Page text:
Unnamed Slaves at Compsons'

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Unnamed Slaves at Compsons'
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Unnamed Slaves at Compsons'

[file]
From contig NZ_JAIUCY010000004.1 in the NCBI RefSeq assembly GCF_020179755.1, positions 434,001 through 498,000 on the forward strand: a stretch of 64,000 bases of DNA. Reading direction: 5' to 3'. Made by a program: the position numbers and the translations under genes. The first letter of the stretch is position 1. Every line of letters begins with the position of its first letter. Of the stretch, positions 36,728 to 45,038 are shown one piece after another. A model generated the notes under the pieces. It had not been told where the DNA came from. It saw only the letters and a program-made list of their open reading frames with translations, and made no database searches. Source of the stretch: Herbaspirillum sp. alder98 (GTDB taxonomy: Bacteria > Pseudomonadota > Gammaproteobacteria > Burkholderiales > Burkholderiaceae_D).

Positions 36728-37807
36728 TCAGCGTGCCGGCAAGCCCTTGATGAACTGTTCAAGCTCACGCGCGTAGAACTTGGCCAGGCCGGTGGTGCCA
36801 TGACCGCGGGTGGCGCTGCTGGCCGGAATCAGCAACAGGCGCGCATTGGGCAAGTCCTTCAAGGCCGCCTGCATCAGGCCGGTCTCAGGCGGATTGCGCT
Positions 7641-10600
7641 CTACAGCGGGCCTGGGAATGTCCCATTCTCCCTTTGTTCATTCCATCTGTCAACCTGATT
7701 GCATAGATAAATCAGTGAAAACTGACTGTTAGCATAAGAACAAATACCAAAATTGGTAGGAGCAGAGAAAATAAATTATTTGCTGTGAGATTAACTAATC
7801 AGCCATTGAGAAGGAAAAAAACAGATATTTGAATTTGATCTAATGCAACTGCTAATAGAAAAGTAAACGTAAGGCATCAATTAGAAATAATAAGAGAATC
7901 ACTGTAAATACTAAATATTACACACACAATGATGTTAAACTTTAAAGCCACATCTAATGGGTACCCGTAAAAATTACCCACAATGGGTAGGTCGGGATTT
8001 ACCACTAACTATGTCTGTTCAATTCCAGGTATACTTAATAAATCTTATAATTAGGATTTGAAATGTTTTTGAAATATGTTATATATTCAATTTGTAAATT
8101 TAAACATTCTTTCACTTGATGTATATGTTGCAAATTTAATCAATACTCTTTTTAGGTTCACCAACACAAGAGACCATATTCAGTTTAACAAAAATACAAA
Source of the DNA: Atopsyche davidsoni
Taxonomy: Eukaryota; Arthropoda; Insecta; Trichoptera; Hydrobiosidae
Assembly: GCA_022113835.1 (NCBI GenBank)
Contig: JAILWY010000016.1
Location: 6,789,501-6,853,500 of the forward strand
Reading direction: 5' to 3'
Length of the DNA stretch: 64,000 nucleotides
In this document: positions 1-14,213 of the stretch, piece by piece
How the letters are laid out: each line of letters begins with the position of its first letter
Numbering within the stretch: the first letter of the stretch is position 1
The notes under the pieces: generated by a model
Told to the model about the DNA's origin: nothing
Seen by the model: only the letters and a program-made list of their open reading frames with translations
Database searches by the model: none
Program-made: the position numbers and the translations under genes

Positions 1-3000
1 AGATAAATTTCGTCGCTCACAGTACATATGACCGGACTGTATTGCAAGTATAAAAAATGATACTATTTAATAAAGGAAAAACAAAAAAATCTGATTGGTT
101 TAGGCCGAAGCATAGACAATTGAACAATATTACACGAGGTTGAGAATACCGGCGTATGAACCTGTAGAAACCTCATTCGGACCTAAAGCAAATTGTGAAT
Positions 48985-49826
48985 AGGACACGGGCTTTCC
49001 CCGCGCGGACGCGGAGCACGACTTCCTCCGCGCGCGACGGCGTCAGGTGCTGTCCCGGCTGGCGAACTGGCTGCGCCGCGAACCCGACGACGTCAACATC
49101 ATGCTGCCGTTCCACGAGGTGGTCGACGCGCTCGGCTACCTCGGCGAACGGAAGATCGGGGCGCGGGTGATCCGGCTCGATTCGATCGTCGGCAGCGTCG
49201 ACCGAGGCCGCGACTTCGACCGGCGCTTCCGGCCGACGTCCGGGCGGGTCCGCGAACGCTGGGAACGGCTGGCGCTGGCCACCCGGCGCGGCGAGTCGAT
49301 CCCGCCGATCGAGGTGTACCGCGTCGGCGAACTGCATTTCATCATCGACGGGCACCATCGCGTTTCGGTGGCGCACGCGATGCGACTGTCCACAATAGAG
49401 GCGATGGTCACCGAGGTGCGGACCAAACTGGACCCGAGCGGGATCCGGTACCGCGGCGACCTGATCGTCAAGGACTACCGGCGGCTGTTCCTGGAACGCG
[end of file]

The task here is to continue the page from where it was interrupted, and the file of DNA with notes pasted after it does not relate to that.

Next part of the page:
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While chasing his niece across the Yoknapatawpha countryside Jason thinks about the "slaves" that "my people" used to own; in his mind slave-owning is a source of pride, a symbol of the Compsons' high social standing (239). The novel says almost nothing about these people, but when Versh - one of the Compsons' servants and, as Dilsey's son, descended from the men and women who had been enslaved forty years earlier - tells Benjy a story about changing names, he mentions one male Compson slave who "turned preacher" after his name was changed, the "family woman" who looked at this man, and the "chillen" who were born into slavery (69). The entire passage is difficult to understand, but the reference to "family woman" is especially vague. It may just mean a pregnant woman (or perhaps more than one) who has a number of children, or it may imply that a specific enslaved woman (or again, perhaps more than one) was specifically used to breed more slaves. Unnamed Compson Slave and Unnamed Bluegum Children have separate entries in this index.